Having trouble with special characters in your PHP scripts?

After recent server updates, two customers contacted us with a problem: their pages that used correctly to display “unicode” non-ASCII characters (like “©” or “curly quotes”) started showing invalid characters like “�” instead.

If this happens to you, it’s likely to be caused by a bug in your script that’s only now visible because of a security change in recent MySQL database versions. For example, the problem happened to the two customers we mentioned because they were using old versions of the Joomla and TextPattern software. Updating each of those fixed it, so if you you have trouble, be sure you’re using the latest versions of any software like that.

What’s the technical problem?

If you’re interested in the details, the problem was that even though the databases were set to use “utf8” character encoding, the scripts weren’t telling PHP that MySQL is storing characters in utf8 format.

In older versions of the PHP MySQL code (which uses a software library called “libmysqlclient”), this often seemed to work, even though it shouldn’t have. Even if the script didn’t tell PHP it was using utf8, the output might look okay anyway. That’s because MySQL and PHP didn’t care much about the format of the bytes in the database, and often sent them to the browser without modification.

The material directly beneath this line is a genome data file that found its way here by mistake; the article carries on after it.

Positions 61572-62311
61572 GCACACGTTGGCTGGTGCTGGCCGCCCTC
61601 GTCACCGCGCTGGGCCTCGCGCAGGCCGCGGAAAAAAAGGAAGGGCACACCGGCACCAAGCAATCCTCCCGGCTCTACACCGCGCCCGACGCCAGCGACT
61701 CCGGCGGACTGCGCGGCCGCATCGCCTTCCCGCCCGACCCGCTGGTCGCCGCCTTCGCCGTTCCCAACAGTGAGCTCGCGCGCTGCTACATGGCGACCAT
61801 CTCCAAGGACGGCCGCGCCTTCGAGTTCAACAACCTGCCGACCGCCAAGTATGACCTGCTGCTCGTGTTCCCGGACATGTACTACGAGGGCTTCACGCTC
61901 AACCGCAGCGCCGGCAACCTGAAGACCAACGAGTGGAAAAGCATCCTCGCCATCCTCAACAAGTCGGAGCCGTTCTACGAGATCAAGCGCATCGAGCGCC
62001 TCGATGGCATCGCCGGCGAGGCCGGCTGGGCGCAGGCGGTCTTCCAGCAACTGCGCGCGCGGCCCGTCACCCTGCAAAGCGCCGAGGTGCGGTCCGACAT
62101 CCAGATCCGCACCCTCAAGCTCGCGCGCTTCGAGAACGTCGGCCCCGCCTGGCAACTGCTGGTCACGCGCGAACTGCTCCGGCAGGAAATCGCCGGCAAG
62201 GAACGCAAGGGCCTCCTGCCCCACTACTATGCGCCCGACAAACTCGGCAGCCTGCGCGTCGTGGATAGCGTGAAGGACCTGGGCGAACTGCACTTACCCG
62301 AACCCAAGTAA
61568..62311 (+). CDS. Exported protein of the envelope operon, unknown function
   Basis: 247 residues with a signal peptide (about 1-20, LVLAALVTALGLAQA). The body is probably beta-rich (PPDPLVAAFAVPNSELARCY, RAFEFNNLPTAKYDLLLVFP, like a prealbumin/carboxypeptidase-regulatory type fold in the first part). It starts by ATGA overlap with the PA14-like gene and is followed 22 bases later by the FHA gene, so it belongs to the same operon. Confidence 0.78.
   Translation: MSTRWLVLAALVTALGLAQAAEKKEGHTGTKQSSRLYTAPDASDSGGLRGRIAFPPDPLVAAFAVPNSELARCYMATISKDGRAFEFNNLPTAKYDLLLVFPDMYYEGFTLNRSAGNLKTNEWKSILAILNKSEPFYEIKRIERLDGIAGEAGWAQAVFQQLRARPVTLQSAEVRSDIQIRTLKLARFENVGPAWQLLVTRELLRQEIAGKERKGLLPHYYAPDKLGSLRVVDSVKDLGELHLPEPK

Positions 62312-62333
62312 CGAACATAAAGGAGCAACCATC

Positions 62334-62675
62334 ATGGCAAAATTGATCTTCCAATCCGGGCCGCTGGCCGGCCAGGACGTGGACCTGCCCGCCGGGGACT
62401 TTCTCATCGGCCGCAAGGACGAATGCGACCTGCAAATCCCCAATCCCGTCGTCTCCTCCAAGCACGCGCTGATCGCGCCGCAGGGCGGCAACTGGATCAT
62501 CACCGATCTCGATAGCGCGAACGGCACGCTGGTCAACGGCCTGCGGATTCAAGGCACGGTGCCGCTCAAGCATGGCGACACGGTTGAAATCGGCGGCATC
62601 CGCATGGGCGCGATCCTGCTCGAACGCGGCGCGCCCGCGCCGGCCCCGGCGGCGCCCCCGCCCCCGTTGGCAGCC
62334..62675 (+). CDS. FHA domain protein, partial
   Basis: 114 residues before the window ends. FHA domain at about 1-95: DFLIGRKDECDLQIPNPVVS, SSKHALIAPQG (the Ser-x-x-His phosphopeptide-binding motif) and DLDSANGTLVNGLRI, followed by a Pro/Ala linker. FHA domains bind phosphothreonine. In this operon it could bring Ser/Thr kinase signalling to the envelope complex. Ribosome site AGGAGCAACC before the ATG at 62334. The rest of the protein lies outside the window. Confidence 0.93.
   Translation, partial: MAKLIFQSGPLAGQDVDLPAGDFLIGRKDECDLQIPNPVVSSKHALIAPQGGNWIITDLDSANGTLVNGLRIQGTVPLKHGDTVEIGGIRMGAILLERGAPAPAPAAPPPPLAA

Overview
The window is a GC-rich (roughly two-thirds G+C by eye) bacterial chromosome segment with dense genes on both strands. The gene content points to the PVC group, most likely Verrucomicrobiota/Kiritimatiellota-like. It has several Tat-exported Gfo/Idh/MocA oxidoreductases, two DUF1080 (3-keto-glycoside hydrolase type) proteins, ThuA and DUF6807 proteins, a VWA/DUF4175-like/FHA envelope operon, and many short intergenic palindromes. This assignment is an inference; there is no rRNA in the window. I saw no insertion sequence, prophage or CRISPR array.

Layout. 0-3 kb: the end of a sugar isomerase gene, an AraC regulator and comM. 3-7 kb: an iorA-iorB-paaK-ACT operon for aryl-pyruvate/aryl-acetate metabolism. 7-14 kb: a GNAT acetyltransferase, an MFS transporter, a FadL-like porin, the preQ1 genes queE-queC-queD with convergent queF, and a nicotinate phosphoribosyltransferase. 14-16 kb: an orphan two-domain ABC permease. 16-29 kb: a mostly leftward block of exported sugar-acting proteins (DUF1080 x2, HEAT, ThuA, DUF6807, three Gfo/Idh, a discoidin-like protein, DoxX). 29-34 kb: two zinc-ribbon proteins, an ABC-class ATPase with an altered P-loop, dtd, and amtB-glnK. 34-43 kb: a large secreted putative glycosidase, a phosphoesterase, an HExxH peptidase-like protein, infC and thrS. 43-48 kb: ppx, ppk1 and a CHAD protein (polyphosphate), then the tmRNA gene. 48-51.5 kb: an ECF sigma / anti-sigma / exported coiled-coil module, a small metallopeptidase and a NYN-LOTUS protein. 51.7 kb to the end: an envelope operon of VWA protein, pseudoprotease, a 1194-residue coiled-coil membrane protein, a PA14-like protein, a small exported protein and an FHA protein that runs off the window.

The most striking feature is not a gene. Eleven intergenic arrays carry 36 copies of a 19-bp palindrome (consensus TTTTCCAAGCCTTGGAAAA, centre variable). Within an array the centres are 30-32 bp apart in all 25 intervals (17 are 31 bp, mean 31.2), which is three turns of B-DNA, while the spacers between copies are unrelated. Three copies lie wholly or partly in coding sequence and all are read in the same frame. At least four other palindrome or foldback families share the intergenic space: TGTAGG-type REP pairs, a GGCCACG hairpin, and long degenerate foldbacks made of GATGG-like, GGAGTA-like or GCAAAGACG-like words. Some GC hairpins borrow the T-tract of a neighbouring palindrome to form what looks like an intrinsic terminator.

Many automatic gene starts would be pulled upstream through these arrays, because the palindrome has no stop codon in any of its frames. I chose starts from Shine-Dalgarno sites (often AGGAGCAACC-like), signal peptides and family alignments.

But recent versions of the MySQL and MariaDB database software don’t allow that. If a database row contains bytes that don’t match the character encoding that the PHP script says it’s using, the “invalid” characters will be replaced with characters that actually exist in that character set. (That change is because security problems have been found that are caused by accepting invalid character bytes.) But the default character set, “latin1”, doesn’t contain characters like “©” or “curly quotes” at all, so the replaced characters don’t display as you expect.

If you have this issue as a new problem with well-known software like TextPattern or Joomla, it’s likely that updating to the current version of that software will fix it, because the authors have probably fixed the problem in the last few years since this became known as a potential issue. If you wrote your own PHP script that connects to a utf8 database, you can fix this by making sure the script is using mysqli_set_charset or its equivalent correctly.

As always, our customers can contact us for help if they have trouble related to this that they can’t solve.